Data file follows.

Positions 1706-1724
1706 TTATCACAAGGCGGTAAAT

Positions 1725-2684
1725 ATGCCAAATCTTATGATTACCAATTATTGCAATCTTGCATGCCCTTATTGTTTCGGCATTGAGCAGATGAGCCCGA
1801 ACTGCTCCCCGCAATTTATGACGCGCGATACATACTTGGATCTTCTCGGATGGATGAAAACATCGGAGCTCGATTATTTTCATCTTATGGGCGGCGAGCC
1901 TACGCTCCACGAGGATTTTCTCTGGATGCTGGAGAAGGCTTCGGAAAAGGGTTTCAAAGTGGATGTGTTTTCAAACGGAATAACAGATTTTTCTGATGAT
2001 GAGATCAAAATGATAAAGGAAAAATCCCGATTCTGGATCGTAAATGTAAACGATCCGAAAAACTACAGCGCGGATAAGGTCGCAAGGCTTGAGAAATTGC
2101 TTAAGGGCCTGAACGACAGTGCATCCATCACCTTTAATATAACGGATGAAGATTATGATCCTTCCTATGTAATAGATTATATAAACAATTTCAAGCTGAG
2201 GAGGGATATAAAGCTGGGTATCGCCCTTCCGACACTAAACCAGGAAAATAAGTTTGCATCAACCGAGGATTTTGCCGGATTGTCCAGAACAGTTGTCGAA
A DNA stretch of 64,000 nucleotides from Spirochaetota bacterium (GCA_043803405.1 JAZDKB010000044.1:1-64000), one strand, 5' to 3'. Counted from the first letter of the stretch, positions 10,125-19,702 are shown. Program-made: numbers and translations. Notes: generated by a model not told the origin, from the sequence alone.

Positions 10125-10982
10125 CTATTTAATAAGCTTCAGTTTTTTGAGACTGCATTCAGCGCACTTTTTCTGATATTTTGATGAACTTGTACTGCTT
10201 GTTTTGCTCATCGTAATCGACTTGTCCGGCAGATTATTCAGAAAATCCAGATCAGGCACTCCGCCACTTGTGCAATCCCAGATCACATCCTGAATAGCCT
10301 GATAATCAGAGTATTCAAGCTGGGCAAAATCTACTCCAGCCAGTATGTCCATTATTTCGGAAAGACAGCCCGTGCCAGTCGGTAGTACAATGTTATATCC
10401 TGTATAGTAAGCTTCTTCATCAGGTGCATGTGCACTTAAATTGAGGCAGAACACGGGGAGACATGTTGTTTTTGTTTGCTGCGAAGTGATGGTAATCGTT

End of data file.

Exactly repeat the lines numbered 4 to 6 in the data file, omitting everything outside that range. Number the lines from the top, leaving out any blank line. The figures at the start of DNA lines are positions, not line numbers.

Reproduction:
1725 ATGCCAAATCTTATGATTACCAATTATTGCAATCTTGCATGCCCTTATTGTTTCGGCATTGAGCAGATGAGCCCGA
1801 ACTGCTCCCCGCAATTTATGACGCGCGATACATACTTGGATCTTCTCGGATGGATGAAAACATCGGAGCTCGATTATTTTCATCTTATGGGCGGCGAGCC
1901 TACGCTCCACGAGGATTTTCTCTGGATGCTGGAGAAGGCTTCGGAAAAGGGTTTCAAAGTGGATGTGTTTTCAAACGGAATAACAGATTTTTCTGATGAT